A LifeFlight helicopter ambulance responding to an emergency on Mount Desert Island. FILE PHOTO

MDI helps keep LifeFlight busy



BAR HARBOR — To anyone who lives or works near the town athletic fields here, it seems that hardly a day goes by in the summer that a LifeFlight helicopter ambulance doesn’t land to pick up a patient.

In fact, that isn’t much of an exaggeration.

Between July 1, 2014, and June 30, 2015, LifeFlight flew 47 missions to Bar Harbor, most of them during the summer.

Of the 138 Maine cities and towns to which LifeFlight flew on emergency missions during those 12 months, only nine had more flights than Bar Harbor.

The town with the most LifeFlight helicopter transports was Bridgton, with 75. Rockport had 67; Ellsworth 50.

LifeFlight helicopters flew to the town of Mount Desert twice, Swans Island twice and Southwest Harbor once in 2014-2015.

Helicopters sometimes land near the scene of a highway accident or fire to pick up a patient, but they most often transport patients from a community hospital – such as Mount Desert Island Hospital – to a larger medical center that offers more advanced or specialized care. Most patients are taken to Eastern Maine Medical Center in Bangor or Central Maine Medical Center in Lewiston. Those hospitals are where the state’s two LifeFlight helicopters are based.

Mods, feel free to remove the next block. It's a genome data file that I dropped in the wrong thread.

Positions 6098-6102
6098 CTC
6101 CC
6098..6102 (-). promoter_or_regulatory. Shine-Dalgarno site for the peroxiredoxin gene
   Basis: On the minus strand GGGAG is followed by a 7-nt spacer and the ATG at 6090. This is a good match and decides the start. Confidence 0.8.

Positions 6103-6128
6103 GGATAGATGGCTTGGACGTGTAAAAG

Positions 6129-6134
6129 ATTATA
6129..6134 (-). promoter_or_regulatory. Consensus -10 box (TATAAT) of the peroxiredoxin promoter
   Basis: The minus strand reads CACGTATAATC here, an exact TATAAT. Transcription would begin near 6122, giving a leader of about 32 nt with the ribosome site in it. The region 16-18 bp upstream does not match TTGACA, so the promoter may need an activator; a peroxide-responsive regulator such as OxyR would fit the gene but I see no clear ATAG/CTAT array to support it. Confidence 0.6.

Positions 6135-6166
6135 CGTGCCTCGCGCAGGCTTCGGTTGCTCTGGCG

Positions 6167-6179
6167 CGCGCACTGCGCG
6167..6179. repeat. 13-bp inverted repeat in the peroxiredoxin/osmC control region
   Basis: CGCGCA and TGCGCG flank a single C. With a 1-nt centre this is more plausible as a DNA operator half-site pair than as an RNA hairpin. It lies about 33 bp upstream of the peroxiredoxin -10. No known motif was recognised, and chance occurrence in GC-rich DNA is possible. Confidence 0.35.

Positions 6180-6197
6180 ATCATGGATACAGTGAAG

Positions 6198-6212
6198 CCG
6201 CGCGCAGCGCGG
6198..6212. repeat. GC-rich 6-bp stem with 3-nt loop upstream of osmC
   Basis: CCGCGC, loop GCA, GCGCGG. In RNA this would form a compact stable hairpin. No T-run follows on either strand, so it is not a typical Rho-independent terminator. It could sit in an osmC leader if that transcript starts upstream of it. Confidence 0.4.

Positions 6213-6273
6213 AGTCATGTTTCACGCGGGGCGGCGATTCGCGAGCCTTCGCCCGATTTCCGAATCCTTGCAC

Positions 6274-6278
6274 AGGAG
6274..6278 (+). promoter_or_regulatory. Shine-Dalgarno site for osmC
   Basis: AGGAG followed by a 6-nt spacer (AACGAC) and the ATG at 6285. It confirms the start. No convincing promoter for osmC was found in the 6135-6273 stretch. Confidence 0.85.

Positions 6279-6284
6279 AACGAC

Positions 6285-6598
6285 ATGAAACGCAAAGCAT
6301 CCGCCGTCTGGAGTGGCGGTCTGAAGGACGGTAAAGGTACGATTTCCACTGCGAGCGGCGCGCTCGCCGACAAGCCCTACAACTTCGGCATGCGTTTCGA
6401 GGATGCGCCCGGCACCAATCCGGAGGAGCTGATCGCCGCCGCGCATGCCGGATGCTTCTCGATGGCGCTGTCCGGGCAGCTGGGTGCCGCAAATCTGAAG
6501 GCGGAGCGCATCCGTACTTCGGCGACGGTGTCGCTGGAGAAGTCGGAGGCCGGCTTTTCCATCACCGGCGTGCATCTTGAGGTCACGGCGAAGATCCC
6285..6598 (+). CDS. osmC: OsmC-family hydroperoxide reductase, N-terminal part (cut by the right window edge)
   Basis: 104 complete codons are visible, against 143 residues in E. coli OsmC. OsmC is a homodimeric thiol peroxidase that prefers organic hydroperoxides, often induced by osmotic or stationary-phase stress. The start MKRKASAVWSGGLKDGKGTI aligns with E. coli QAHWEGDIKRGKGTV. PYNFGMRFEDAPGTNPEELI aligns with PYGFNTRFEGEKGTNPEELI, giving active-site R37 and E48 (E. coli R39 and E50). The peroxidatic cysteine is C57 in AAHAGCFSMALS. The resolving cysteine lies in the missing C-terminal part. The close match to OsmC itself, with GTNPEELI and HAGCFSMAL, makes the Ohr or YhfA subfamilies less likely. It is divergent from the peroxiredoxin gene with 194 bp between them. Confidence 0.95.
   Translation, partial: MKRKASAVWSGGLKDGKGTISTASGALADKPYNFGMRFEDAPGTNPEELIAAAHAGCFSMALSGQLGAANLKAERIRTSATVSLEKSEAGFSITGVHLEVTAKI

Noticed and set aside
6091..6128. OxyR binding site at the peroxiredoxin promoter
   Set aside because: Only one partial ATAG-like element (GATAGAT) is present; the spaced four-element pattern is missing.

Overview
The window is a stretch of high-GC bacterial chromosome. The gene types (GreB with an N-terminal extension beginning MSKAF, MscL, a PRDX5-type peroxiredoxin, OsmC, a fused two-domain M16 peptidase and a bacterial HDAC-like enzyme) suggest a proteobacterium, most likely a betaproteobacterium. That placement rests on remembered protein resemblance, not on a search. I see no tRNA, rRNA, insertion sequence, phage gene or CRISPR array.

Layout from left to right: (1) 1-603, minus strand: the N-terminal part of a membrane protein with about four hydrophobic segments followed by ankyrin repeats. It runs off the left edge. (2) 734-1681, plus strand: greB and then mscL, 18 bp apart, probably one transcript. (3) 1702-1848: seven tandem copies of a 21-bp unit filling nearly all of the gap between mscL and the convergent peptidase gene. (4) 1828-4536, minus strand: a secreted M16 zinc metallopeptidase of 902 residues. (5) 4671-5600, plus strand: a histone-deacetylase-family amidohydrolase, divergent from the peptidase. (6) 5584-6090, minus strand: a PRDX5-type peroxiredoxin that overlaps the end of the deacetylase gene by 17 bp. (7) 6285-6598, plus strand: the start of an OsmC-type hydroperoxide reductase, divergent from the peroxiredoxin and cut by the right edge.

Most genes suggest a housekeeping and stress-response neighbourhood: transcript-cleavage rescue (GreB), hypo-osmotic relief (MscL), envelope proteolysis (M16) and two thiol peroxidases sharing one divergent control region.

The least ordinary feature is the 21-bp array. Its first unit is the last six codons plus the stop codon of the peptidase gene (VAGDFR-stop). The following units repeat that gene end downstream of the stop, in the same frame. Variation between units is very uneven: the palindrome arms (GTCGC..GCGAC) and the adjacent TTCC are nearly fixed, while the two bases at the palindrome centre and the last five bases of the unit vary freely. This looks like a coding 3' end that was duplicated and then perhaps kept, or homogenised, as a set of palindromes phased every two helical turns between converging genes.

Those hospitals also transfer critically ill or injured patients to even larger institutions, primarily Maine Medical Center in Portland and Massachusetts General and Brigham and Women’s in Boston.

Occasionally, LifeFlight will pick up a patient on an outer island or some other remote location and take them to a community hospital for care. Thomas Judge, executive director of LifeFlight of Maine, said that is usually because, once the LifeFlight crew arrives and has an opportunity to evaluate the patient’s condition, they find it isn’t as serious as originally thought.

“We don’t want to take people farther than they need to go,” he said.

Along with the two helicopters, LifeFlight has regular ground ambulances for transporting patients. And as of May, it has an airplane to take patients from one medical center to another.

In 2014-2015, 77 percent of LifeFlight’s 1,635 transports were by helicopter, 22 percent by ground ambulance and 1 percent by airplane.

In addition to the 47 helicopter transports from Bar Harbor, there were 26 transports by LifeFlight ambulance.

The largest percentage of transports statewide were for non-cardiac medical reasons including respiratory distress, drug overdose and organ transplant. The next most common reason for transport was trauma, including brain injury, followed closely by cardiac problems. Stroke, sepsis (system-wide infection), high-risk pregnancies and premature births accounted for most of the other transports.

The number of LifeFlight transports this year is on track to exceed last year’s total by more than 100.

“The number goes up steadily, largely because there are changes in health care technologies and therapies that are time critical,” Judge said.

Dick Broom

Dick Broom

Reporter at Mount Desert Islander
Dick Broom covers the towns of Mount Desert and Southwest Harbor, Mount Desert Island High School and the school system board and superintendent's office. He enjoys hiking with his golden retriever and finding new places for her to swim. dbroom@mdislander.com
Dick Broom

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